The concept of the ‘Manic Pixie Dream Girl’ is a character trope describing a grown woman totally in touch with her inner child, free spirited, kooky and playful, the sort who will teach us what’s really important in life through her carefree ways (Zooey Deschanel in most of her movies). This new devised piece from This Egg tests this character to its limits with the story of Andi, a girl who has refused to grow up. She still rides a bike with stabilisers, calls her job ‘playing offices’ and always dresses for a party in fancy dress, whether it’s appropriate or not. It is probable, given her otherwise improbable success with a man, that this child-like behaviour is a metaphor for her refusing more widely to grow up, but it isn’t clear. Lack of clarity is a problem elsewhere, too.
This is an engagingly performed, very funny show, but being a first piece from a quartet of talented 19-year-olds without a director, it suffers from common issues with devised work, including the fact that the narrative frame is unsatisfyingly vague, and we don’t get a sense of who the face-painted chorus around Andi are: her subconscious? Her friends? Both? Andi’s move towards an acceptance of her new adulthood is not evenly paced; it takes a whole lot of set-up to show that she’s free and childish before a late plot development suddenly changes everything, sending us headlong into a rather baldly stated ending manifesto for individuality. This manifesto is, however, touchingly unclichéd, accepting that ‘it’s ok if I’m not different’, rejecting the pathological embrace of quirk that characterises an MPDG. And it nails perfectly the question we all ask ourselves: when will the specific moment we all grow up finally arrive?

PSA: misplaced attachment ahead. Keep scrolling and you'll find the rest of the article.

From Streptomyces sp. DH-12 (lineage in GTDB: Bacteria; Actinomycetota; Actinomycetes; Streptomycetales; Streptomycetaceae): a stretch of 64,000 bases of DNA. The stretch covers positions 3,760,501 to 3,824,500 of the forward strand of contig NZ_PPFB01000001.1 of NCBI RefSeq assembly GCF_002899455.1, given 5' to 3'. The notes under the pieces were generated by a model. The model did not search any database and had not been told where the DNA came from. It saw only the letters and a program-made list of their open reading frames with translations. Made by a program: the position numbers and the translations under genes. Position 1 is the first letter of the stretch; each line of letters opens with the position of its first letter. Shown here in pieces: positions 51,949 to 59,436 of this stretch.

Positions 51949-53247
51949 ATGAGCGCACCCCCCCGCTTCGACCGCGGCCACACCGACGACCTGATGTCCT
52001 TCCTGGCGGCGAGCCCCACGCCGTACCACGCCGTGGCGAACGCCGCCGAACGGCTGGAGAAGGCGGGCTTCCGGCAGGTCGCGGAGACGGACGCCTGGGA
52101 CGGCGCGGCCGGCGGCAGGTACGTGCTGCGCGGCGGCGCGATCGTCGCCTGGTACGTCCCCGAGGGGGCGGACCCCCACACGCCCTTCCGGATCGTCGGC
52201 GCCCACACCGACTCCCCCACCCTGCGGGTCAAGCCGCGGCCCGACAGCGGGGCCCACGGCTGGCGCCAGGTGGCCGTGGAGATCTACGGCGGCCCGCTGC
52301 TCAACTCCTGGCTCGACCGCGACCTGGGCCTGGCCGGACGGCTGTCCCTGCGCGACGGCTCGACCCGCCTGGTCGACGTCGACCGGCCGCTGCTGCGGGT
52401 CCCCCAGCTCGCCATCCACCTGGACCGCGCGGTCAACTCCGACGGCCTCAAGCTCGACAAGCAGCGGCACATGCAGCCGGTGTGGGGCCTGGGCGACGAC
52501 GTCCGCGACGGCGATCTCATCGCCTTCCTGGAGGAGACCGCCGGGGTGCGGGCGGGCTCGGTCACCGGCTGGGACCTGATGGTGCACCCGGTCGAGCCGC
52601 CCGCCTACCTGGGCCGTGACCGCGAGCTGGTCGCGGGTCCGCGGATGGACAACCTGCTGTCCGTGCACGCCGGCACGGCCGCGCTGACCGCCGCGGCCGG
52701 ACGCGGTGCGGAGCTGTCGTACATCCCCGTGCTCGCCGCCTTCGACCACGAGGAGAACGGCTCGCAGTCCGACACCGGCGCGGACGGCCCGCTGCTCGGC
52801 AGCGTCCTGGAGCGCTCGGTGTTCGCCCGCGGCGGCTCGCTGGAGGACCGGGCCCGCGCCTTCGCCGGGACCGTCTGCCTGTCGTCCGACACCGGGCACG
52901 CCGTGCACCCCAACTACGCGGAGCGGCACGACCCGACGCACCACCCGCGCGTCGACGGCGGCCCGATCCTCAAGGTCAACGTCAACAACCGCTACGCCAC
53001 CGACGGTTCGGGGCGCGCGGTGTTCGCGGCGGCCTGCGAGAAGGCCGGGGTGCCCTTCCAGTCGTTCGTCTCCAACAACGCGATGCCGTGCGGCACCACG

The physical sequences aren’t standout, but they are efficient. I worry that the actors might have been slightly too taken with the cutesiness of the storytelling techniques they are using; they are none of them too new, and telling a story about a grown child by being excessively childlike can be a little irritating. That said, a one-night stand told through a childish prism is a lot of fun and all the performers are extremely comic and clearly headed for good things. They just need the discipline of a director to ensure that the story is completely clear, worth telling, and well-paced. I wish them success as they head off into theatrical maturity.